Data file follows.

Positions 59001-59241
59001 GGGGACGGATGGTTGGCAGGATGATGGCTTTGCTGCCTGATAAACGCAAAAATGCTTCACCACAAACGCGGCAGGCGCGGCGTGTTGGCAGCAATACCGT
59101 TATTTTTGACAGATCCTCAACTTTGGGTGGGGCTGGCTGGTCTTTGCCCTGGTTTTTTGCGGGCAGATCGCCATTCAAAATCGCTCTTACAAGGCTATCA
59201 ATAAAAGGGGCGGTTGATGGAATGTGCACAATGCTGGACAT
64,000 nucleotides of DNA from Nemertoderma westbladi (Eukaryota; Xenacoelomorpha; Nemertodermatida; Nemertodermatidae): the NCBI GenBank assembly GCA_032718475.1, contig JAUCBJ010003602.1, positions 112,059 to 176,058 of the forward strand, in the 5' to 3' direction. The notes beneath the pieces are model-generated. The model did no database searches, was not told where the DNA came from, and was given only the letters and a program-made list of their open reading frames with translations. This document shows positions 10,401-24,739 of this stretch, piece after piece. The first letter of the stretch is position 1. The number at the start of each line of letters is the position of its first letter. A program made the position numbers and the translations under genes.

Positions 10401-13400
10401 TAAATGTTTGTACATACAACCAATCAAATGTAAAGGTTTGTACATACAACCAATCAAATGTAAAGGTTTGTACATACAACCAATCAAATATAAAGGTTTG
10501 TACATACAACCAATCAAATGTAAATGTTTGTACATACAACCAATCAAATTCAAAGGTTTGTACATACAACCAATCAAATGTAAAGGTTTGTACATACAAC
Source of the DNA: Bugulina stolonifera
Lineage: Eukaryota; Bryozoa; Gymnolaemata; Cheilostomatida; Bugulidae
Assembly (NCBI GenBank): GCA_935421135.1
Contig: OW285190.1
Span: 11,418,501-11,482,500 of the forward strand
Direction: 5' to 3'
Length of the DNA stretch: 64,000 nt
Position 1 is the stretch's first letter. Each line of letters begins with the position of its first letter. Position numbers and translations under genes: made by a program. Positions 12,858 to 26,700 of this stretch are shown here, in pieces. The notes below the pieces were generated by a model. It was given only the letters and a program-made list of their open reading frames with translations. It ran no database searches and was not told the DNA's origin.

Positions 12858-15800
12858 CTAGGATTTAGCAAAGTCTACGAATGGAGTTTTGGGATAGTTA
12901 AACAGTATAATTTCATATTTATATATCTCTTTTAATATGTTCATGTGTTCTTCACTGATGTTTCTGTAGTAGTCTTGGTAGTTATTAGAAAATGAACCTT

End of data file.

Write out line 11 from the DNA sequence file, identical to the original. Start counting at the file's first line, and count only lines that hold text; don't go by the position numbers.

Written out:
Assembly (NCBI GenBank): GCA_935421135.1